Rising Debt Creates Interesting Time for China
April 18, 2018 7:59 PM
With the U.S. appearing to withdraw from some of its international commitments and antagonizing friend and adversary alike with its trade policies, these seem to be good times for China’s President Xi Jinpeng.
Not only has he essentially become leader for life after a rewrite of the PRC’s constitution, but his Belt and Road initiative offers a different vision of global integration, which when backed by China’s considerable foreign exchange reserves, could conceivably be renamed one road, one belt, one bankroll.
But a collection of western journalists and economists, some with considerable time living in China, are skeptical of China’s continued upward trajectory, though none predict a fall of the great wall of positive news reports from the party’s propaganda ministry. Their thesis is that the accumulated debts of China’s state-owned companies, addiction to state-delivered subsidies and a culture of putting off tough decisions will at some point slam the brakes on decades of remarkable growth with a corresponding crimping of national ambitions.
Concentration of power can be helpful in getting things done, but issuing orders does not necessarily get the desired results. According to one story, a few years back banks were ordered to more actively trade foreign currencies. So in the mornings banks bought a set number of dollars. In the afternoon, they bought back the same amount of renminbi, the Chinese currency. On paper, it looked like impressive results.
The directive had been followed. In reality it did not move the market as the policy makers had intended. This appearance of activity and compliance with orders is apparently not confined to currency markets. It reminds some cynics of the ancient axiom: The sky is high, and the emperor is far.
President Xi is of course on to all of these tricks. He indirectly admonished bureaucrats recently, telling them to place serving the people over “holding meetings and exchanging papers.” Good luck with that.
Overcapacity is another problem. The Chinese government dumped huge sums of money into cement, steel and other kinds of production facilities, supplied by state-owned firms that vacuumed up raw materials from abroad. The factories kept churning out mountains of products to meet demand that no longer existed. Some of the surplus was sold in the international market, pushing down prices and angering producers in other countries. Central planning mistakes can cause unintended consequences, including diplomatic friction. China’s government will need to work overtime managing its trade relationship with its largest export market, the United States.
Revenge of the zombies
A third problem is the so-called zombie firms—state-owned enterprises that don’t produce much but gobble up subsidies in the form of loans that become debt. These zombies behave more like vampires in that they suck blood from the larger economy. The government is reluctant to pull the plug on them because they employ millions of people. And the government and the Communist party that runs it are reluctant to do anything that might cause widespread anger and chaos, threatening its legitimacy. Huge debt. Huge problem. No easy solution.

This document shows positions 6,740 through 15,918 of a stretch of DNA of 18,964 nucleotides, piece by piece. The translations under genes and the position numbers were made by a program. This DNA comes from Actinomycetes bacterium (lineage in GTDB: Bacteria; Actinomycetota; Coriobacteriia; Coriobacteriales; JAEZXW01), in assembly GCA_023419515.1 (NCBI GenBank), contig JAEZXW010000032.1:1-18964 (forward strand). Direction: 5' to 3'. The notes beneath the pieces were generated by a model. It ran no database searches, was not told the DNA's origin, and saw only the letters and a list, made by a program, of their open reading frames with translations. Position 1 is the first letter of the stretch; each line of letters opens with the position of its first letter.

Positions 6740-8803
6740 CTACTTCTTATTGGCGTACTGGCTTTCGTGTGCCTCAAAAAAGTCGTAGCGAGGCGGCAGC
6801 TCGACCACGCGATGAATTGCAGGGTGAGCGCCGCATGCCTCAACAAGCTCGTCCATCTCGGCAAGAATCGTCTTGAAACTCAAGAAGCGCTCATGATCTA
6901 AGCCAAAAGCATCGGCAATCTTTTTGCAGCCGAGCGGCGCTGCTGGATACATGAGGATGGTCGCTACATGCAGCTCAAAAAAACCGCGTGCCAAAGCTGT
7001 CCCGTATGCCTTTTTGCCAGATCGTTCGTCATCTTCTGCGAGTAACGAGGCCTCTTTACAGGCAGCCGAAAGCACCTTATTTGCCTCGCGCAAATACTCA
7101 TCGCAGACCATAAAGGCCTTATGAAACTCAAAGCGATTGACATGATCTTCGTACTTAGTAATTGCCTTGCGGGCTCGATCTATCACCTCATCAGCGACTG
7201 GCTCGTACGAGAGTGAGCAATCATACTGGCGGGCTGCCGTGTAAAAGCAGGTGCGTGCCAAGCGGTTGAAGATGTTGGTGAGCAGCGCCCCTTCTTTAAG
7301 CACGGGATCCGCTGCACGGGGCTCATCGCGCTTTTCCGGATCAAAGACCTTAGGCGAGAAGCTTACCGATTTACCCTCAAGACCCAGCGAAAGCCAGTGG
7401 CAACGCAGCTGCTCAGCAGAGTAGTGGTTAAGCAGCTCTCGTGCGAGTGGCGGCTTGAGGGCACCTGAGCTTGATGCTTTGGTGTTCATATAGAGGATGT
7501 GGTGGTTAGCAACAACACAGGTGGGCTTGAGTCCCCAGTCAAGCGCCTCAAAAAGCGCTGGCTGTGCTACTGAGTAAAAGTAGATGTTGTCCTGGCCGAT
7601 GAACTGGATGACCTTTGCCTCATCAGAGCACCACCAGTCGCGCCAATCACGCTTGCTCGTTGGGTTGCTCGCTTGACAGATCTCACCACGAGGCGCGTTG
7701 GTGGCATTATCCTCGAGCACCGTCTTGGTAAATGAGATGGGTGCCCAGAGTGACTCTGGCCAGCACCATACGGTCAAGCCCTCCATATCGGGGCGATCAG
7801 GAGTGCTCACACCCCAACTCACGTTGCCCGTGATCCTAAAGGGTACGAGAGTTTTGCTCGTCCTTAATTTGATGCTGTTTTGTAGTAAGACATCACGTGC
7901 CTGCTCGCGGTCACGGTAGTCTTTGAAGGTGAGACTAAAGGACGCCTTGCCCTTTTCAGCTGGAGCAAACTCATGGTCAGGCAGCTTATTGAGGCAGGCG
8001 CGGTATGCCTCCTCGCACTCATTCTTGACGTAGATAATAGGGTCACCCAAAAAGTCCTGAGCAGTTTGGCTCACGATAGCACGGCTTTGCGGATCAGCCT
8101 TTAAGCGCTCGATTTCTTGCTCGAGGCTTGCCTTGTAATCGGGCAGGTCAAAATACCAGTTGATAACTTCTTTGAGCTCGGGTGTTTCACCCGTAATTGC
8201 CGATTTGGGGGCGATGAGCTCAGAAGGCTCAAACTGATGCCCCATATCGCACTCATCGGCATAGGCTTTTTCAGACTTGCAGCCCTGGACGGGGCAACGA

Central planning created the zombies. But the pieces don’t always fit together as planned. A giant fabrication machine, perhaps the largest in the world, sits idle. It was intended to make parts of the fuselage of a passenger jet, the first produced by China. But the jet is years behind schedule, and only a few months ago made its first test flight. Airplane experts say its technology is already outdated, as is the official dream of breaking the Airbus/Boeing duopoly. Costs have gone through the hangar roof, but no one is quite sure by how much, or what happens next.
Real estate is another debt trap where runaway speculation, weak regulation and orders to crank out building materials come what may have created a glut of buildings, many of which stand empty in places where there are no tenants.
High rates of economic growth have been necessary to lift millions out of poverty, connect the country with high speed rail, pay pensions and provide a billion plus people with healthcare. All amazing accomplishments. But the population is aging rapidly, and the growth has caused inflation which raised wages to the point where once reliable jobs are now moving to cheaper countries in Asia. While it’s easy to join the chorus of western critics, and even some Chinese, that the Great Wall of economic success will soon come tumbling down, those chattering classes are growing hoarse and there’s been no collapse or even hard landing.
Looking at the available evidence objectively, it’s hard to believe that China can maintain projected growth rates of six percent, which it probably needs to keep everyone content. That and the further centralization of all decision making under the newly all-powerful President Xi, and the limited capabilities and bandwidth of the bureaucrats facing a daunting agenda of challenges, and it’s easy to see why the Chinese characters phrase “May you live in interesting times” is an expression of both good luck and a curse.
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